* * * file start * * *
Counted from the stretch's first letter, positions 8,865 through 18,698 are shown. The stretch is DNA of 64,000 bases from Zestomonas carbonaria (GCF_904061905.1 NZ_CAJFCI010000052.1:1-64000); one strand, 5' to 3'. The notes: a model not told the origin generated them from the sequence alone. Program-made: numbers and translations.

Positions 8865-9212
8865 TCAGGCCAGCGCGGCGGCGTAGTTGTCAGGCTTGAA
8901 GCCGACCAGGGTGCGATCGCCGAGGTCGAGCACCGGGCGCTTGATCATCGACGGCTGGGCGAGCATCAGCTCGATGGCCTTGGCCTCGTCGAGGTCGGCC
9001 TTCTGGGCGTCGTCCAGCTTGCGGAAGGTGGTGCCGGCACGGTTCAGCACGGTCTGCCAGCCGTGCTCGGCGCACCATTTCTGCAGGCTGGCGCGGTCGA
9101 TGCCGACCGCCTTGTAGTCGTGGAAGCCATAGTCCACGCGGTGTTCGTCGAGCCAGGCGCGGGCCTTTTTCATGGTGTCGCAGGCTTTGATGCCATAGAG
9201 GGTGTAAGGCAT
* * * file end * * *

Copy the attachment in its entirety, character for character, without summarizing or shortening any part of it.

Counted from the stretch's first letter, positions 8,865 through 18,698 are shown. The stretch is DNA of 64,000 bases from Zestomonas carbonaria (GCF_904061905.1 NZ_CAJFCI010000052.1:1-64000); one strand, 5' to 3'. The notes: a model not told the origin generated them from the sequence alone. Program-made: numbers and translations.

Positions 8865-9212
8865 TCAGGCCAGCGCGGCGGCGTAGTTGTCAGGCTTGAA
8901 GCCGACCAGGGTGCGATCGCCGAGGTCGAGCACCGGGCGCTTGATCATCGACGGCTGGGCGAGCATCAGCTCGATGGCCTTGGCCTCGTCGAGGTCGGCC
9001 TTCTGGGCGTCGTCCAGCTTGCGGAAGGTGGTGCCGGCACGGTTCAGCACGGTCTGCCAGCCGTGCTCGGCGCACCATTTCTGCAGGCTGGCGCGGTCGA
9101 TGCCGACCGCCTTGTAGTCGTGGAAGCCATAGTCCACGCGGTGTTCGTCGAGCCAGGCGCGGGCCTTTTTCATGGTGTCGCAGGCTTTGATGCCATAGAG
9201 GGTGTAAGGCAT